What Can You Expect Direct Mail to Do?


What-can-you-expect-Direct-Mail-to-doWe’ve been involved with direct mail for more than 40 years, and in that time a lot of things have changed. But one thing that hasn’t changed is that we’ll occasionally run across someone who will boldly contend, “Direct mail just doesn’t work!”

When we press for specifics (because we really want to know about this) we usually get a response along the lines of, “I tried it once and I didn’t get the results I was hoping for.” It’s pretty hard to argue with that. But when we ask people exactly what their expectations were, they often had no idea what to expect, or their expectations were unrealistic.

So what can you expect your direct mail to do?

  • Support and Complement Your Overall Marketing Strategy? Absolutely! In today’s market, very few companies can survive with a “one-pronged” marketing approach. While it’s indisputable that business has moved to the Web, direct mail can be an effective tool in driving your potential customers to your website. Even high-tech companies such as Apple and Google have vigorous direct mail programs. Of course they use their direct mail to push people back to their websites—where they can give visitors as much information as they want.
  • Help Reinforce Your Brand? You bet! The more places people see your name, your logo, and your message, the more likely they are to remember you—and maybe check you out. And direct mail tends to be “sticky.” Think about how many times you’ve gotten a card in the mail and held onto it to check it out later. People don’t do that as much with an email or when they come across something on the Web. That card on the desk or on the refrigerator is a constant reminder of who you are and what you do.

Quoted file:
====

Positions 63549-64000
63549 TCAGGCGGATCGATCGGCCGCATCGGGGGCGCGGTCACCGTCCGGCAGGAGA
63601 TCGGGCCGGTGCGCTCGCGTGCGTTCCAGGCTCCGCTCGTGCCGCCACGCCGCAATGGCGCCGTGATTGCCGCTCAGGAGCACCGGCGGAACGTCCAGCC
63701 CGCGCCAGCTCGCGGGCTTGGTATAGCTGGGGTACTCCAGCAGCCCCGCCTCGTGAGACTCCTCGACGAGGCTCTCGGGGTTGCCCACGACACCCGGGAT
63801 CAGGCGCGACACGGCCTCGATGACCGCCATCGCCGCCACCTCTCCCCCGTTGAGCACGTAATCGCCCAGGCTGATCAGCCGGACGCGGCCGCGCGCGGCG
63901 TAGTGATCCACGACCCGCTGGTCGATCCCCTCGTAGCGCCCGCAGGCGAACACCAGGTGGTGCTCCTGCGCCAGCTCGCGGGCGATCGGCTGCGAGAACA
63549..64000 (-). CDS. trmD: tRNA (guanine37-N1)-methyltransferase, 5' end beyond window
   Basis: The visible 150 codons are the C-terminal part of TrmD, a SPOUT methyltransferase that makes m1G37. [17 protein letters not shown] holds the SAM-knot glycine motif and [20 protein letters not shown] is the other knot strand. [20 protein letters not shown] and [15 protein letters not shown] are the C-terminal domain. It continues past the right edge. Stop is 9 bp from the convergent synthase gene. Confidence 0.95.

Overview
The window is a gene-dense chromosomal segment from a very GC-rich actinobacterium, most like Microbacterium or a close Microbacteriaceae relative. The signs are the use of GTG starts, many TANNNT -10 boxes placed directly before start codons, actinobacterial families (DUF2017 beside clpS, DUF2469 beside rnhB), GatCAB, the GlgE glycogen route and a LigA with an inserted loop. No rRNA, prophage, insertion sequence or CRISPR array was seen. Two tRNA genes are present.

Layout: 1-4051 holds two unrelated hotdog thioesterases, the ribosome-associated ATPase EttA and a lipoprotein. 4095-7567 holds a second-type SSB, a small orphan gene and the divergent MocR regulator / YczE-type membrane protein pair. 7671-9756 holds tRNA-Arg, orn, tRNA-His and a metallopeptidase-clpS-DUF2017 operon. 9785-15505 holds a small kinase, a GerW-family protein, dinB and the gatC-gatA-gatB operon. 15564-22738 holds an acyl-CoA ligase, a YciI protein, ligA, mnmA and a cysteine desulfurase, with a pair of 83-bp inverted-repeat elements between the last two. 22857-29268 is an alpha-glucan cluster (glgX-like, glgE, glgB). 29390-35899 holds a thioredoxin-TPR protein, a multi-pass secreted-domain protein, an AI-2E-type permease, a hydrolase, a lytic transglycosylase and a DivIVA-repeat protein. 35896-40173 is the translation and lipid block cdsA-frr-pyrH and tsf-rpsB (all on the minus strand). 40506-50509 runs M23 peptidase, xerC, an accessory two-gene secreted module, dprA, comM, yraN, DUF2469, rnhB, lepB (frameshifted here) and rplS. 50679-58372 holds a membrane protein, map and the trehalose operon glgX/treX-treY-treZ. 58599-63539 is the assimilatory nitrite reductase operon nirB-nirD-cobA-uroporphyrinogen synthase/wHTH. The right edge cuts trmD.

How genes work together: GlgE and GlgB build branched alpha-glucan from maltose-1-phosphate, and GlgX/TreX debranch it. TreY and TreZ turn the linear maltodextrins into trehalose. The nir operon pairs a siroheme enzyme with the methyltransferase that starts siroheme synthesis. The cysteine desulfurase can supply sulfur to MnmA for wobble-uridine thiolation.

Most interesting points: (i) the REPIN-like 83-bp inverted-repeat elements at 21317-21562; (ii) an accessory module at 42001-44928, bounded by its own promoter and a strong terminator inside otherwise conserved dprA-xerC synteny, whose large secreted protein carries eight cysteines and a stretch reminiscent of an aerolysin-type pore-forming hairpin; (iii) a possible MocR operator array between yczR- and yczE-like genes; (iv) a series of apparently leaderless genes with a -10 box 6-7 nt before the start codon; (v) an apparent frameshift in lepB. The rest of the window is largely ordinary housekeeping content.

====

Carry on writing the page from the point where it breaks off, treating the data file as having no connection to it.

• Move People to Action? Of course! A well-done direct mail piece (whether it’s a card, a letter, a flyer, or a multi-piece package) can motivate people to pick up the phone and call or go to their computer and visit a website. It’s important that you execute your mailing well, that you have the right list and that you have a clear call to action. But people do respond to direct mail that presents information that’s important to them.
  • Generate Leads? Yes! Direct mail can be a very effective tool to promote an event. People interested enough to attend an event are generally good leads. If they show up, they’ve already made some kind of commitment. The ones that don’t show up are probably not the ones you want to talk to face-to-face anyway. And direct mail can also be used to present an offer for more information. Once again, you’ll probably want to lead people to your website to fulfill that offer, but mail can help get them there.
  • Make a Sale? Yes, but . . . To be honest, this is where a lot of the “Direct mail doesn’t work” thinking comes from. People sometimes have an unrealistic expectation that if they send out a mailing, their phones will start ringing with people who want to place orders. If you have a pizza restaurant or a juice bar and you offer a coupon in the mail there’s a good chance that you’ll generate a sale. But if you’re selling a high-ticket item (think a custom home, enterprise software, or a long-term service), you’re probably not going to make a sale based on a sing mailing. Those kinds of purchases have a long sales cycle and require lots of information. Your mailing won’t make the sale—but it can start the process.

Does direct mail work? Yes. But it’s important to have the right expectations—and to execute your direct mail properly.  We can help you do that. For more details on how to use best direct mail practices—and to coordinate them with your other marketing efforts, download our free Best Direct Mail Practices eBook today!

Direct Mail Best Practices